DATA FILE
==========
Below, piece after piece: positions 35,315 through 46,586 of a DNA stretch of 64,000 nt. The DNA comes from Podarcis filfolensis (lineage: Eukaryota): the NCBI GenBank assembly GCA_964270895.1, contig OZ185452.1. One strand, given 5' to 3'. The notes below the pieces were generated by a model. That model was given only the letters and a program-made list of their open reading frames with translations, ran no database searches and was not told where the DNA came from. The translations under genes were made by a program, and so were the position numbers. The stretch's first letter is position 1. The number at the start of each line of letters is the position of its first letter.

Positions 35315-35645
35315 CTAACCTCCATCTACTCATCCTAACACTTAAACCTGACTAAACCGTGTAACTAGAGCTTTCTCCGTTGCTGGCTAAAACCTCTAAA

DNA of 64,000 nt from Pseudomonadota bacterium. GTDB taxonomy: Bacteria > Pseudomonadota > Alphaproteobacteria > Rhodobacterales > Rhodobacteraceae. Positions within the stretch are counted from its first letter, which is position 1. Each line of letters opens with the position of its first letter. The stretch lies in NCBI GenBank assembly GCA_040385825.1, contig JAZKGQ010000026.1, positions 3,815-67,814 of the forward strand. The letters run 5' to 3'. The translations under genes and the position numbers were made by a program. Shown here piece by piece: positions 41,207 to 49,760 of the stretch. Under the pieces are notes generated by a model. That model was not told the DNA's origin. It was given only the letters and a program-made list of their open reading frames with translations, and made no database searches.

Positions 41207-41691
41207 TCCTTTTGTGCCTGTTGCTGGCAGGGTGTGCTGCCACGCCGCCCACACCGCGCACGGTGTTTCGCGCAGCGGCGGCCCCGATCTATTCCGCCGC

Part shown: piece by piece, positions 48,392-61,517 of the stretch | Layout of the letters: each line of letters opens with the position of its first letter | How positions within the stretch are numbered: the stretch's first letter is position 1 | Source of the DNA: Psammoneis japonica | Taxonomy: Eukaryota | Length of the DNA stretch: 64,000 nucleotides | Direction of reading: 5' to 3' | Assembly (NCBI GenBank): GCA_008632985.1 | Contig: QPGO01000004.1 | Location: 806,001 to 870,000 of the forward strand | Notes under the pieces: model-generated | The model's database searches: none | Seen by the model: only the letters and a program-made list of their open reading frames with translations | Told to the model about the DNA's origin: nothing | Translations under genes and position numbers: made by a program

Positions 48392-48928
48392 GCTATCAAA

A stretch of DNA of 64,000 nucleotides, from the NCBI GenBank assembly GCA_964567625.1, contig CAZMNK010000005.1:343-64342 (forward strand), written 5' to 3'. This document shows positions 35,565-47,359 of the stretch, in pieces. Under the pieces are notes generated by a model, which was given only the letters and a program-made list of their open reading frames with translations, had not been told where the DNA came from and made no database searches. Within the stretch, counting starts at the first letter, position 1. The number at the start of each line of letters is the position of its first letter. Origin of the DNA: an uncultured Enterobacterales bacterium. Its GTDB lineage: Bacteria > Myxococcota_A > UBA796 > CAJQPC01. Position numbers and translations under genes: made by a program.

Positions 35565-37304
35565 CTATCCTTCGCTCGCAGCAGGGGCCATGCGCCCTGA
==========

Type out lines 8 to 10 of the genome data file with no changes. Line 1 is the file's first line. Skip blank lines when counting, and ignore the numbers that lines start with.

Positions 48392-48928
48392 GCTATCAAA

A stretch of DNA of 64,000 nucleotides, from the NCBI GenBank assembly GCA_964567625.1, contig CAZMNK010000005.1:343-64342 (forward strand), written 5' to 3'. This document shows positions 35,565-47,359 of the stretch, in pieces. Under the pieces are notes generated by a model, which was given only the letters and a program-made list of their open reading frames with translations, had not been told where the DNA came from and made no database searches. Within the stretch, counting starts at the first letter, position 1. The number at the start of each line of letters is the position of its first letter. Origin of the DNA: an uncultured Enterobacterales bacterium. Its GTDB lineage: Bacteria > Myxococcota_A > UBA796 > CAJQPC01. Position numbers and translations under genes: made by a program.